Some 556 of the Polisario mercenaries, involved in helping Gaddafi quell the rebellion were arrested by soldiers from the Libyan National Transitional Council (NTC), according to a source of the NTC, quoted by the website "geotribune.com".
New York – Many of these mercenaries were arrested in the city of Zawiya, but also in the military complex of Bab El Aziziah, the source added, noting that the NTC ordered their transfer to Benghazi while trying to arrest remaining elements of the Polisario located in Libya.
According to the same source, the decision of the NTC was taken following the August 22 attack by insurgents against the Embassy of Algeria in Tripoli.
Once in the premises of the Algerian Embassy, “the anti-Gaddafi fighters have found incriminating documents for Algiers, revealing a massive support to Gaddafi”, the same source added.
“The records have confirmed what was known in part: an Algerian military and logistical support to Gaddafi, in addition to the presence on Libyan soil of hundreds of the Polisario mercenaries”.
According to the same source, the NTC has concluded that, in addition to the 556 elements arrested, others Polisario mercenaries were killed in the fighting or would have vanished into the wild in the wake of the confusion that followed the collapse of the regime. “
“The NTC gave orders to continue to hunt down survivors in order to arrest them and bring them to justice”, added the same source.
Since the beginning of the Libyan uprising back in February 17th, The presence of the Polisario mercenaries with Gaddafi has resulted in tension between the NTC and Algiers.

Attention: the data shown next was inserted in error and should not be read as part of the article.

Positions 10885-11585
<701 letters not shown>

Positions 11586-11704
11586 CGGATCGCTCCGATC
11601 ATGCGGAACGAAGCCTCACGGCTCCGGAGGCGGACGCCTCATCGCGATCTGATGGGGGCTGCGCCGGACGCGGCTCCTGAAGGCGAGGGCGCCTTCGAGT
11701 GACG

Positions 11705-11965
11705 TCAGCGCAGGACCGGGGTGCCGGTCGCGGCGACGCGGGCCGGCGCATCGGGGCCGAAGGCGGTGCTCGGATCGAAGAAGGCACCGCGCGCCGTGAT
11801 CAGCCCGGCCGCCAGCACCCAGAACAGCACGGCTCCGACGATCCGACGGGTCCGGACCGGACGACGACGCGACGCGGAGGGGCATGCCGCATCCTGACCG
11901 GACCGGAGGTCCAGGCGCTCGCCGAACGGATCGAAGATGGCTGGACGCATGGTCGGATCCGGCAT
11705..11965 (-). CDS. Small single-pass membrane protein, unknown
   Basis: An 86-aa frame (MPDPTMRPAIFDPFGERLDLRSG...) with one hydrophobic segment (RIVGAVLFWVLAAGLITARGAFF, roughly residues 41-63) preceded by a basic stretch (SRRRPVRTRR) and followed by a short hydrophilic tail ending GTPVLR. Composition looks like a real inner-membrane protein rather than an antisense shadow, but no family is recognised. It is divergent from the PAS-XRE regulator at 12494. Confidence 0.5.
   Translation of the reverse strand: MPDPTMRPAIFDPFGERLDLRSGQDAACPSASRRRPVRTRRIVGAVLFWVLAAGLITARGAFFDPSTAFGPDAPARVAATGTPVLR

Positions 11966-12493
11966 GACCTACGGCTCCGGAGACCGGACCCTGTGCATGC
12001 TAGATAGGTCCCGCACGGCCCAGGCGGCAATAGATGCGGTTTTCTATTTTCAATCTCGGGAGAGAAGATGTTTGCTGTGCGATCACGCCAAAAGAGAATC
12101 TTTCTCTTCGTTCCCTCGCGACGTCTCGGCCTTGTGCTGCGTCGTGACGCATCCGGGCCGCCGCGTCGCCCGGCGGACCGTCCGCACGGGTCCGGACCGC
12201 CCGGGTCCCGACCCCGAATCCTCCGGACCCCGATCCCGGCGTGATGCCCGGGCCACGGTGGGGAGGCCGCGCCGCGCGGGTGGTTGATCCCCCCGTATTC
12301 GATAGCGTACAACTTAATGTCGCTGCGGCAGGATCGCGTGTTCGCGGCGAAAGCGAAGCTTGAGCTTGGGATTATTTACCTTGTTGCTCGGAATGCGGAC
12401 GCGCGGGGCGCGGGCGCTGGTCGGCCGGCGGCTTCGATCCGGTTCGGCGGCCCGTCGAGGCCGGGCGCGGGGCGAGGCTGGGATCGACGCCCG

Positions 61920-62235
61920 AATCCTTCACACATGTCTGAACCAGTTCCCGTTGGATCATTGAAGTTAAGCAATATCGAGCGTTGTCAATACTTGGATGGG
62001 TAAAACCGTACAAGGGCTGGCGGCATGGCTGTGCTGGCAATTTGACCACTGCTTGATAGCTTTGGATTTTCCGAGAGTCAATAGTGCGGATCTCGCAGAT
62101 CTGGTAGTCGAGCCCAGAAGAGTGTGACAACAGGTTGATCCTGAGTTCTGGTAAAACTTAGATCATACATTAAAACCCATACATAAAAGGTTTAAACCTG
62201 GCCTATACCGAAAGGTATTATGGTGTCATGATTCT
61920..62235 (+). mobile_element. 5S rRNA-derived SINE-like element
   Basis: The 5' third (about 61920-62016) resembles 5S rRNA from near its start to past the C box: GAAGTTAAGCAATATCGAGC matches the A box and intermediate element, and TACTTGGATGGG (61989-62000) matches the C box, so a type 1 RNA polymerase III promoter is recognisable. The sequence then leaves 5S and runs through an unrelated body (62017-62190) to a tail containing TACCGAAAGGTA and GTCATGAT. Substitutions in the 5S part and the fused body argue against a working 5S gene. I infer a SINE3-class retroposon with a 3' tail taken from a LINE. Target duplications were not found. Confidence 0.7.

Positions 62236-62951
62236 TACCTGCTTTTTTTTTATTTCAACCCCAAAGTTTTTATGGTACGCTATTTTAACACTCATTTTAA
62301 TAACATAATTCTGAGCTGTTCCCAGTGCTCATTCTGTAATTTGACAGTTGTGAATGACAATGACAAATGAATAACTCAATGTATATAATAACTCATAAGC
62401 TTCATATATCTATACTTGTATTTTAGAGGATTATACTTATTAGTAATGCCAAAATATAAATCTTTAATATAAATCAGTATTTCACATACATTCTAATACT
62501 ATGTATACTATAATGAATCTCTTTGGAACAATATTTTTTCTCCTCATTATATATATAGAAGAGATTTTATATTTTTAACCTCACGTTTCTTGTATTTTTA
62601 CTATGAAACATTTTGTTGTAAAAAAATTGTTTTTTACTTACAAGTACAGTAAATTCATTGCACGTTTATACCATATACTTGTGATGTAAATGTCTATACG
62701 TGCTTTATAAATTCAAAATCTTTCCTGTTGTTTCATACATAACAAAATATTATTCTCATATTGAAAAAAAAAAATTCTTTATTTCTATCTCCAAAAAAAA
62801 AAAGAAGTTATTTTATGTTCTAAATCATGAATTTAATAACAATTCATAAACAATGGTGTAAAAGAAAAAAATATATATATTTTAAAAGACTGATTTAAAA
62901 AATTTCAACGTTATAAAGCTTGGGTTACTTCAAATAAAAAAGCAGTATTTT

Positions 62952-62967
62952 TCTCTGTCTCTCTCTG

Many news reports have accused Algeria of sending the Polisario to Tripoli in order to help Gaddafi quell the uprising and save his regime. “
Last March, Ali Richi, former Libyan Minister for Migration, had denounced the presence of the Polisario mercenaries with the Gaddafi troops. Mr. Ali asserted that the Polisario dispatched its mercenaries in order to help Qaddafi to suppress and kill his opponents. Mr. Errishi went on to condemn the Polisario members for their “hypocrisy in claiming to fight for freedom and progressive ideal, while joining the mercenary army that Qaddafi has paid to attack Libyan protesters and cling to power”.
The Alliance between the Polisario, Algeria and Gaddafi
In fact the Polisario junta has every reason to take side with Gaddafi, its main backer and the first “leader” to shower it with financial support even before Algeria starting doing so. .
Since the beginning of the Sahara conflict, Qaddafi has always backed the Polisario Front. He first helped the separatist movement to create fully-fledged armed forces. During the war that pitted the latter against Morocco between 1979 and 1991, Qaddafi generously provided funds and training to the Polisario Front.
Hence the main reason that prompted late King Hassan II to sign the Treaty of the short-lived Union between Morocco and Libya on 13 August 1984 was to neutralize Qaddafi and deprive the Polisario Front of one of its main supporters. It is true that Qaddafi pledged to withdraw its support to the Polisario after the signing of this Treaty. That being said, based on his lunatic and unpredictable nature and his ideological leaning, one can assume that he kept lending a helping hand to the Polisario thereafter knowing that he had never been supportive of Morocco on the issue of the Sahara.